At this point in our analysis it seems appropriate to address one of the more novel arguments submitted by the ODC. While disciplinary counsel acknowledges the facial applicability of the confidentiality rule to nonlawyer participants, the agency argues that, in the course of our constitutional review, we should judge the rule as if it only applies to attorneys. The ODC cites no authority in support of this argument. Instead, the ODC first observes that Rule XIX does not appear to prescribe a penalty for either a lawyer or nonlawyer who chooses to violate the confidentiality rule. The agency then argues that while attorneys may potentially be prosecuted via the attorney disciplinary system, when a breach of confidentiality can be construed as a violation of the Rules of Professional Conduct, there is no corresponding enforcement option available to prosecute a nonlawyer who violates the confidentiality rule. In particular, the ODC emphasizes that Rule XIX does not provide for a contempt sanction for a breach of confidentiality. Disciplinary counsel further suggests that for several reasons we would be unable, under our inherent powers, to consider a rule for constructive contempt filed directly with this Court regarding a nonlawyer participant who has breached confidentiality. The ODC then concludes that since the confidentiality rule cannot be enforced as to nonlawyers, the confidentiality rule cannot be viewed as a restriction on the speech of nonlawyers.

While disciplinary counsel argues the confidentiality rule cannot be enforced against nonlawyers, counsel suggests that a plain reading of La. S.Ct. Rule XIX, § 16(A) and (I) authorizes the ODC to “encourage” nonlawyers to maintain confidentiality.31 More accurately, the transcript of the hearing before the commissioner reveals that the ODC has reasonably interpreted the plain language of the confidentiality rule to not only authorize, but, in fact, to require the agency to “encourage” every lawyer and nonlawyer participant to abide by the rule.32 Citing the Tennessee Supreme Court's decision in Doe v. Doe, the ODC asserts that encouraging nonlawyers to maintain confidentiality is perfectly permissible under the First Amendment and suggests that this encouragement bears no significance to the present constitutional review. 127 S.W.3d 728.33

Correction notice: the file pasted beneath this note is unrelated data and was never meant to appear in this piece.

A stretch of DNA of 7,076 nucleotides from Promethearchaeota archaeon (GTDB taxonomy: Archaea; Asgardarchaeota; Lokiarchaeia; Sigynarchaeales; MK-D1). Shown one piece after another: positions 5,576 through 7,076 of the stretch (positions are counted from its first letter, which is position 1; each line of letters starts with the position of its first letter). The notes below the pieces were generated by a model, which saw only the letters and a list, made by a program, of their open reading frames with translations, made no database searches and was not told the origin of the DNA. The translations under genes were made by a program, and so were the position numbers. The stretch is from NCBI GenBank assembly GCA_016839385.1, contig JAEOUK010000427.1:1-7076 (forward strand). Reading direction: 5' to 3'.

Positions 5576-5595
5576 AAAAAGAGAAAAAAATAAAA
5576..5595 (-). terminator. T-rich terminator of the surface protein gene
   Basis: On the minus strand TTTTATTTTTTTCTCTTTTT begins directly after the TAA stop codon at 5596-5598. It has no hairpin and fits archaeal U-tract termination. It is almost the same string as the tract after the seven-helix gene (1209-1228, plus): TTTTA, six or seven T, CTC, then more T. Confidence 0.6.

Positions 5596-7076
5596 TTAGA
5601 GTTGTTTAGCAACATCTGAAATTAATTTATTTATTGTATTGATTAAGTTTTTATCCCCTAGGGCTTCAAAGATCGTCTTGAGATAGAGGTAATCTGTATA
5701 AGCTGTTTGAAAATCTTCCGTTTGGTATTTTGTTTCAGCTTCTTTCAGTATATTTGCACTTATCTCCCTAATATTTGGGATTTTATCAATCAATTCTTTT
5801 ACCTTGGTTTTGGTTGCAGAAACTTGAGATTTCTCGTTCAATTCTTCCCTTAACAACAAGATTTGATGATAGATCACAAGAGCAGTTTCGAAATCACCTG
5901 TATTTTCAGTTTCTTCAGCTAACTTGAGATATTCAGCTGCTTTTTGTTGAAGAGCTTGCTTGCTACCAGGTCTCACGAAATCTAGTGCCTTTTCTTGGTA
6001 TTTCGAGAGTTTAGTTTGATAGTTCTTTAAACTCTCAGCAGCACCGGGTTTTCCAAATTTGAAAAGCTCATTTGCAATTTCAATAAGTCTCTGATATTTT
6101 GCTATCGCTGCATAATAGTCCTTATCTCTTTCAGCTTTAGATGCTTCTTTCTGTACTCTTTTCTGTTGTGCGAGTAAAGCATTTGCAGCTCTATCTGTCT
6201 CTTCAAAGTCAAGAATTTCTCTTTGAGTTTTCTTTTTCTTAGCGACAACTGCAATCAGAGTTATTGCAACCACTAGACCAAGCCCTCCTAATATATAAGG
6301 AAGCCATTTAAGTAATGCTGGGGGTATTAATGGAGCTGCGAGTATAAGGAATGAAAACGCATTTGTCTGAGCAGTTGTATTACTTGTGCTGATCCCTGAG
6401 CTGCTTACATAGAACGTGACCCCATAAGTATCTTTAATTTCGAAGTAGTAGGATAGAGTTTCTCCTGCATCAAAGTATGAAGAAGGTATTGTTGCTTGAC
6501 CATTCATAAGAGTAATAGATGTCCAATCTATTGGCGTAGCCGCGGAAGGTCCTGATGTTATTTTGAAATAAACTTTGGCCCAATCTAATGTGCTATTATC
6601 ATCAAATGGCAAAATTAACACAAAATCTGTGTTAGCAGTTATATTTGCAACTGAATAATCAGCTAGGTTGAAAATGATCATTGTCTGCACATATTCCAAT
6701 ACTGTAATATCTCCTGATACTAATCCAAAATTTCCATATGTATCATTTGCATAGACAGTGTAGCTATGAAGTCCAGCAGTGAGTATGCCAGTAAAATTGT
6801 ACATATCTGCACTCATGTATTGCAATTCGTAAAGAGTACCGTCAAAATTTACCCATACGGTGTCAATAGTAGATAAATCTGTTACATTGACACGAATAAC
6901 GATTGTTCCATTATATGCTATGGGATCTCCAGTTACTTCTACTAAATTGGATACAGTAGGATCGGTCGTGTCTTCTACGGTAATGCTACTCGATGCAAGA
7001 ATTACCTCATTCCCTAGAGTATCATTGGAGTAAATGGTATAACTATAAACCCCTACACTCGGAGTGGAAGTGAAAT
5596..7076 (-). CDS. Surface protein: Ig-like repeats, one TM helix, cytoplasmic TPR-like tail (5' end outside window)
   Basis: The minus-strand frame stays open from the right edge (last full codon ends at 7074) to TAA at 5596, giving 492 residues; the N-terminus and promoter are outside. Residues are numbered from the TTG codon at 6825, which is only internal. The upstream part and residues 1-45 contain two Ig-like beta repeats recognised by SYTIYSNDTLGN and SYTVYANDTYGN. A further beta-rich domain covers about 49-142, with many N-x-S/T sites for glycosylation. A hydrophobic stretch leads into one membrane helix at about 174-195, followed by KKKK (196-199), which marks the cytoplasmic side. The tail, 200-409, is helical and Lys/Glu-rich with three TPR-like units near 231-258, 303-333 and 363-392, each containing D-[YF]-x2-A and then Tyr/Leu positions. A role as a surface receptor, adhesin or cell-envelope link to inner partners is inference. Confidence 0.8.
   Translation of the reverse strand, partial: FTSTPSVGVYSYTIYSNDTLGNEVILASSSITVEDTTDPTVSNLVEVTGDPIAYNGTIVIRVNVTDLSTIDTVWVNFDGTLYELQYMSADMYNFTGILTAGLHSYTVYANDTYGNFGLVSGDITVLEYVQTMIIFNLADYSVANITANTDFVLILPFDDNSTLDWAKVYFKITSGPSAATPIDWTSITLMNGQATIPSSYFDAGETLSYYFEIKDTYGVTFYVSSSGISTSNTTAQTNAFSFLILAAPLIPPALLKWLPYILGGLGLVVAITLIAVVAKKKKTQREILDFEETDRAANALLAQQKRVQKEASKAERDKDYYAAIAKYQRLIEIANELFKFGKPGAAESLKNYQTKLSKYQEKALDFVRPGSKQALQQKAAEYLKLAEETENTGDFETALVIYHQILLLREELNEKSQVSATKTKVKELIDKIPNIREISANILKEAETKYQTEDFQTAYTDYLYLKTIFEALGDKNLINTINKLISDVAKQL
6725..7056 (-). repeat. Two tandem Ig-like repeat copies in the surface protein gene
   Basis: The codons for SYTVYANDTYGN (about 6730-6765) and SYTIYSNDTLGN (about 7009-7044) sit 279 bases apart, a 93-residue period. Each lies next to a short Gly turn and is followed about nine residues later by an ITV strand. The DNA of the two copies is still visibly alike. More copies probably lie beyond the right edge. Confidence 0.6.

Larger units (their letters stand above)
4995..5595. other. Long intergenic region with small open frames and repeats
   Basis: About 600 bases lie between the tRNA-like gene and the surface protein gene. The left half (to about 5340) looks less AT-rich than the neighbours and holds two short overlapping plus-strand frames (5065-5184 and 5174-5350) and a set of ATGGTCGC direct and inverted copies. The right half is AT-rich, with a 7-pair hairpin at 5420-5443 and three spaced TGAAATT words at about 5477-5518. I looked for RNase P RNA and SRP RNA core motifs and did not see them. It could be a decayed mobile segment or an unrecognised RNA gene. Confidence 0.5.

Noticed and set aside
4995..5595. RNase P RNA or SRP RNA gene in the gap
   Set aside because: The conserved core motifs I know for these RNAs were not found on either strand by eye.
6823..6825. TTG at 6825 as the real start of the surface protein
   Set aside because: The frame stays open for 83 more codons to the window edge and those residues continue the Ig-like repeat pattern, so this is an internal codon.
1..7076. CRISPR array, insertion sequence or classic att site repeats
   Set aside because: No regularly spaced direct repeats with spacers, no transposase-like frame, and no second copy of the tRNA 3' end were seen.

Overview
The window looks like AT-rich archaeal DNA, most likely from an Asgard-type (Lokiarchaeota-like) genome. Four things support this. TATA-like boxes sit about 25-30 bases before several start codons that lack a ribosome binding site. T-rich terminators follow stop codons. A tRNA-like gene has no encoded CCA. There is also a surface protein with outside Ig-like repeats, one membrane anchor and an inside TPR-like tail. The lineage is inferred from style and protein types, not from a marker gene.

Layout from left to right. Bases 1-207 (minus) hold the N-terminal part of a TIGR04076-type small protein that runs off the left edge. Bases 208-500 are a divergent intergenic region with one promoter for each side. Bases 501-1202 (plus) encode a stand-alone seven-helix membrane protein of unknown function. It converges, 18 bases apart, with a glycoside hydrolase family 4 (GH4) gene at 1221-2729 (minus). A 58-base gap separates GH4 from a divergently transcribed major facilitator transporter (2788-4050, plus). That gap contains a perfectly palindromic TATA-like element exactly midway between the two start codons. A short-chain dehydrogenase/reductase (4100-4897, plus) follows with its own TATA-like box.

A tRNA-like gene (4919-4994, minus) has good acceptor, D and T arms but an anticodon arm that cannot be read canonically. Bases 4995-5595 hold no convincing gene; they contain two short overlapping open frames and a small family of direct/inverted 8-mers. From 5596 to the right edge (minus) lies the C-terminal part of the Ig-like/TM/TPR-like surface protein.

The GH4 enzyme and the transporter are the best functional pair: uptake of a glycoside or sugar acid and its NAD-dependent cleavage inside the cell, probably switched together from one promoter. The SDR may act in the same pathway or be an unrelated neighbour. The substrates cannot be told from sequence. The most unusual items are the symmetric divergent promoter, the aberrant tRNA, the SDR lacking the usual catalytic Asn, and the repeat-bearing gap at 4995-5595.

As we begin to address these arguments, we first note that the ODC's claims regarding contempt stand on tenuous grounds. The ODC suggests that the absence of a contempt provision in Rule XIX for a breach of the confidentiality rule bears special significance. However, Rule XIX contains a provision which specifically preserves this Court's authority to use its inherent powers of contempt to enforce the disciplinary rules. Rule XIX, § 6(D) states:

These rules shall not be construed to deny to any court the powers necessary to maintain control over its proceedings.

The legislative history of this provision reveals that the “powers necessary” include the power of contempt. As we have explained, the current disciplinary rules were adopted from the 1989 ABA MRLDE. The 1989 MRLDE are the codified version of principles developed through several previous ABA publications regarding disciplinary standards. The wording used in La. S.Ct. Rule XIX, § 6(D) was adopted from Model Rule 6(D) of the 1989 MRLDE. Model Rule 6(D) evolved from Rule 1(b) of the ABA Suggested Guidelines for Rules of Disciplinary Enforcement34 which reads:

Nothing herein contained shall be construed to deny to any court such powers as are necessary for that court to maintain control over proceedings conducted before it, such as the power of contempt, ․ (emphasis added).